The Cardiff dance?

Andy Munro watches the start of Blues’ season at St Andrews.

If this was the Cardiff dance, it was unfortunately in a formation which is becoming sadly predictable. Yet with a good crowd and a sunny day, all seemed initially set fair.

Firstly, the highlight which had absolutely nothing to do with the match, a rousing and spine-tingling rendition of Keep Right Oon to mark the passing of Alex Govan, the architect of the anthem being adopted by the Blues. Unfortunately, it was all down hill from there, at least for the next hour. In fact it was our Polish stopper who kept us in the game as Cardiff seemed to pierce our midfield and defence at will and it took a miss of Ronnie Rosenthal proportions by their centre forward to keep things at level pegging.

So what went wrong? Leaving out players like Caddis, Tesche and Kleftenbeld for the likes of Spector, Gleeson and Davis are three reasons. Maybe the latter is excusable with Kleftenbeld recovering from injury but the other two are mystifying. Caddis is rumoured to be heading for Bristol City which will cut Cotterill’s effectiveness by half.

Cotterill, by the way, had the proverbial mare but that was a combination of his fitness levels following his Wales break and the fact that Spector’s supporting role was not in the Caddis class. Shotton at the back was a bright spot but he still doesn’t quite convince. Donaldson laboured up front but sympathy is due when Maghoma hasn’t the savvy to get even within hailing distance and Fabrini is anything but fab when he’s trying to mix it with big defenders on a cleaning out mission. To be honest, he’s no Toral and needs to stand or fall in a proper middle of midfield role.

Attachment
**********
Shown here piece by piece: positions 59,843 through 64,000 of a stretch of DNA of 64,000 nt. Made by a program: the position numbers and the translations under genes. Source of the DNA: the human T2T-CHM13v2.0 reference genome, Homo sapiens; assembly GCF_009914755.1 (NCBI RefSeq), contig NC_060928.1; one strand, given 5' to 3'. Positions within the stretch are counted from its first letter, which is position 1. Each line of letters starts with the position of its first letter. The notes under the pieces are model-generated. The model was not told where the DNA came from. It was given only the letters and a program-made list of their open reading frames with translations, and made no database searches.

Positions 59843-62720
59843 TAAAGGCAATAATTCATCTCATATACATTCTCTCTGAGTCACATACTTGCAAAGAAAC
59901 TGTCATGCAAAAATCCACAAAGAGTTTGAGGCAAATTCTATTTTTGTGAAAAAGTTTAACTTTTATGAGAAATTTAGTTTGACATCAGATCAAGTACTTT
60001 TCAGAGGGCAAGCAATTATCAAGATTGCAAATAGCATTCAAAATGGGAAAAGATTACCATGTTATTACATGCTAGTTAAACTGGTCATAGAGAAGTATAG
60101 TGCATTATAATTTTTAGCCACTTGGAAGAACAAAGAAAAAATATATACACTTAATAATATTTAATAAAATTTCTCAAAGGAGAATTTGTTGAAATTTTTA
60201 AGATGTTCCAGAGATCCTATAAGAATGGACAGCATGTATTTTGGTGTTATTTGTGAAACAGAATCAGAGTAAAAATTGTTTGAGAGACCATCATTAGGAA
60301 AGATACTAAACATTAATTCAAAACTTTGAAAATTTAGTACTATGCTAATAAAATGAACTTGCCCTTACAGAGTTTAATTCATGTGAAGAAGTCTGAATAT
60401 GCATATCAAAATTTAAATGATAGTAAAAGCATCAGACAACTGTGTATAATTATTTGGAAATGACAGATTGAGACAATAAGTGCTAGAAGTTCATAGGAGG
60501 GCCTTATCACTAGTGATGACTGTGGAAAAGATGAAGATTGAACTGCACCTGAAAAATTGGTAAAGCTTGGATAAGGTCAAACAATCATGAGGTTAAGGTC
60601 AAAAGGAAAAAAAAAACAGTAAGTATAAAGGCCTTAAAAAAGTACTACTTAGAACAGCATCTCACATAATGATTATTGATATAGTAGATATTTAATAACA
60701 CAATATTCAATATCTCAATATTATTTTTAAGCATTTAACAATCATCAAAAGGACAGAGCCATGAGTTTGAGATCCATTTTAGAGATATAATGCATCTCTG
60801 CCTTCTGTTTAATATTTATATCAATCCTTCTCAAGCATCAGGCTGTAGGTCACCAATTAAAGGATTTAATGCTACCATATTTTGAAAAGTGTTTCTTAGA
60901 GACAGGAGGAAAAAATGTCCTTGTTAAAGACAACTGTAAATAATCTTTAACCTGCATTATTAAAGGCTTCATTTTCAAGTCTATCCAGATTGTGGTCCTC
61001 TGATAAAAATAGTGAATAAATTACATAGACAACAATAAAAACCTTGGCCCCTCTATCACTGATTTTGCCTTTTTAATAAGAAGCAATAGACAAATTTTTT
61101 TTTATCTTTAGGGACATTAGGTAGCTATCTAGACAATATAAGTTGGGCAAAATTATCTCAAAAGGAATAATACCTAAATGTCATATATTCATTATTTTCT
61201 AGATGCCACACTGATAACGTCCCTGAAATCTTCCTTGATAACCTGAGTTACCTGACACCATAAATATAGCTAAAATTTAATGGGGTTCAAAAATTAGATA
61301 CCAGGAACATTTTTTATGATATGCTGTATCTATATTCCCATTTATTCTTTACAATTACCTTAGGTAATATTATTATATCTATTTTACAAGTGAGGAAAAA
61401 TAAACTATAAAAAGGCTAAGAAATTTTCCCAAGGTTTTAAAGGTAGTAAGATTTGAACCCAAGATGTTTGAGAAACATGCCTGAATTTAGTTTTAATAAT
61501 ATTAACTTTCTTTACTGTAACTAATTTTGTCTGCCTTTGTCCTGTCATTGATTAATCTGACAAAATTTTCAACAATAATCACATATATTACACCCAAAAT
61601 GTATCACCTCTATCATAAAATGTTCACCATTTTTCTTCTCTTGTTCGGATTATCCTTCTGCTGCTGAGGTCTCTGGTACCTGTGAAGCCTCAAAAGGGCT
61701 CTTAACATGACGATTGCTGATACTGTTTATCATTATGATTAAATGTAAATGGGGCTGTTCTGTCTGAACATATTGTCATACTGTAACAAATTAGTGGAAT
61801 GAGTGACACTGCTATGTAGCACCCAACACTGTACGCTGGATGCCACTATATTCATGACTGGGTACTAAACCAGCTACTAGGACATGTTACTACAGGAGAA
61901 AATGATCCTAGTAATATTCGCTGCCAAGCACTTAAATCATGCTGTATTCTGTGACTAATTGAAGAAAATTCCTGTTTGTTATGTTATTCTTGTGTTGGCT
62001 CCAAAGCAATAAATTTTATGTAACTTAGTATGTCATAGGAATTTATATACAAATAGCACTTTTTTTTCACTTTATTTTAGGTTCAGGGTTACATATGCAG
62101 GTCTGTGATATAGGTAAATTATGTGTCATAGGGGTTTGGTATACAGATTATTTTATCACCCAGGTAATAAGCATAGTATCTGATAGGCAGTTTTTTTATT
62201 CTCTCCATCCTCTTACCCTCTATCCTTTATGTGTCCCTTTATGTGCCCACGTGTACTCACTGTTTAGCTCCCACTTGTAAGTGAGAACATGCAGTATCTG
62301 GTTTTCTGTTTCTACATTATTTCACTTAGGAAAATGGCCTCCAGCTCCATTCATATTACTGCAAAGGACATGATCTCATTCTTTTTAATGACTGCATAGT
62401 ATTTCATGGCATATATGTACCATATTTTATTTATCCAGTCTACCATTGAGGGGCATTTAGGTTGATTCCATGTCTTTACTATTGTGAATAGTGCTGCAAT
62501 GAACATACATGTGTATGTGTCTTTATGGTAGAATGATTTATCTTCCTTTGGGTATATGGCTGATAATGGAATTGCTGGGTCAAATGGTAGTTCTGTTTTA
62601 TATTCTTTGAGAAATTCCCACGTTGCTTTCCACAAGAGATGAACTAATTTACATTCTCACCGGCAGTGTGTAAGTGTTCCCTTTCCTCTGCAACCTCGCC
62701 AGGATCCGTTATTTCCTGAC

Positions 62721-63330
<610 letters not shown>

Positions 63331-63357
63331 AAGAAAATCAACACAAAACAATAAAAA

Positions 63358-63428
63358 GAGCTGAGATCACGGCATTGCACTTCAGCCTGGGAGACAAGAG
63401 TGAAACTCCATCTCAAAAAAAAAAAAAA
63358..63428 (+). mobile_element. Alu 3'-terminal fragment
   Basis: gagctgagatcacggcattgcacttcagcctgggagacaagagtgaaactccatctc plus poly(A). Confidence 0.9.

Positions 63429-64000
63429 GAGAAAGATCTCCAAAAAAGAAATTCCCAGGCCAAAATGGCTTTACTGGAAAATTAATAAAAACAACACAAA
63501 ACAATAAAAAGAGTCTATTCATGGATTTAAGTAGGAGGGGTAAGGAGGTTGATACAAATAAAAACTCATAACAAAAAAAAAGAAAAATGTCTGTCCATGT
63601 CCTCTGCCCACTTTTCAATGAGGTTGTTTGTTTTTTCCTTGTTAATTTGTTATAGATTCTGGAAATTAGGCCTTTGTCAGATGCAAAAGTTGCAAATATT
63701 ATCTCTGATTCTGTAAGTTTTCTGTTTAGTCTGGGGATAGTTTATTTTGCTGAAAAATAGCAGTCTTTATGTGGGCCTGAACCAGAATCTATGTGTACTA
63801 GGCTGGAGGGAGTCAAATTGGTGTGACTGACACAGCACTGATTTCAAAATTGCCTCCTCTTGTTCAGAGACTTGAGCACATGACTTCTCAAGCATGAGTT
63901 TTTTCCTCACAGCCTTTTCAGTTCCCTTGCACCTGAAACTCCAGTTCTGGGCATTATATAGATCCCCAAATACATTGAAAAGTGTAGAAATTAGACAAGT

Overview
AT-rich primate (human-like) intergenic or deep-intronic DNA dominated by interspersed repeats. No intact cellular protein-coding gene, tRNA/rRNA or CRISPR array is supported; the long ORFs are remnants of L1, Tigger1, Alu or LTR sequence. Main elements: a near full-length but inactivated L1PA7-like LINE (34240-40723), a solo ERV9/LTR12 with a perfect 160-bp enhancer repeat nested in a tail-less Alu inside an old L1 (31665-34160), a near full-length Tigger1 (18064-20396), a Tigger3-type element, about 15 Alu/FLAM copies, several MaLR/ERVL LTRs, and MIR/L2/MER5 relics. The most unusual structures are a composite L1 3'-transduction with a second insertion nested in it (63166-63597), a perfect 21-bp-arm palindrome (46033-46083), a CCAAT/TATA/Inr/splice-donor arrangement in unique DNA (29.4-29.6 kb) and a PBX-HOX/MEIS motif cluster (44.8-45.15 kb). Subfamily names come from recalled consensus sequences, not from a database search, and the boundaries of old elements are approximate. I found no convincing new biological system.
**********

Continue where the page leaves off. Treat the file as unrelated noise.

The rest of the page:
In fact, it was turgid and uninspiring from a Blues point of view until the entrance of Reece-Brown and a certain Jack Storer. Firstly, Reece-Brown, despite being bizarrely stuck out wide, showed the likes of Shinnie and Fabrini that you can have silky skills and play the game both simply and robustly. Storer, meanwhile was a revelation. For years I’ve seen young centre forward hopes, like Aswante with crude touches and lack of awareness putting them in the great dope rather than hope category.

Jack’s first touch and awareness were a pleasure to behold. His aggression and desire to go for the jugular were also a revelation. Add to that the passion of a true Bluenose and you have an exciting prospect. He even had time to conduct the Tilton. When Blues’ fans chant their customary “Whooo?” maybe next time it should be in celebration of a Happy Jack.

Even so, Gary Rowett reckons his normal system works when players are braver yet he drops Caddis because he ‘neglects’ his defensive duties. A side’s attitude is a reflection of the manager so Gary – sort it!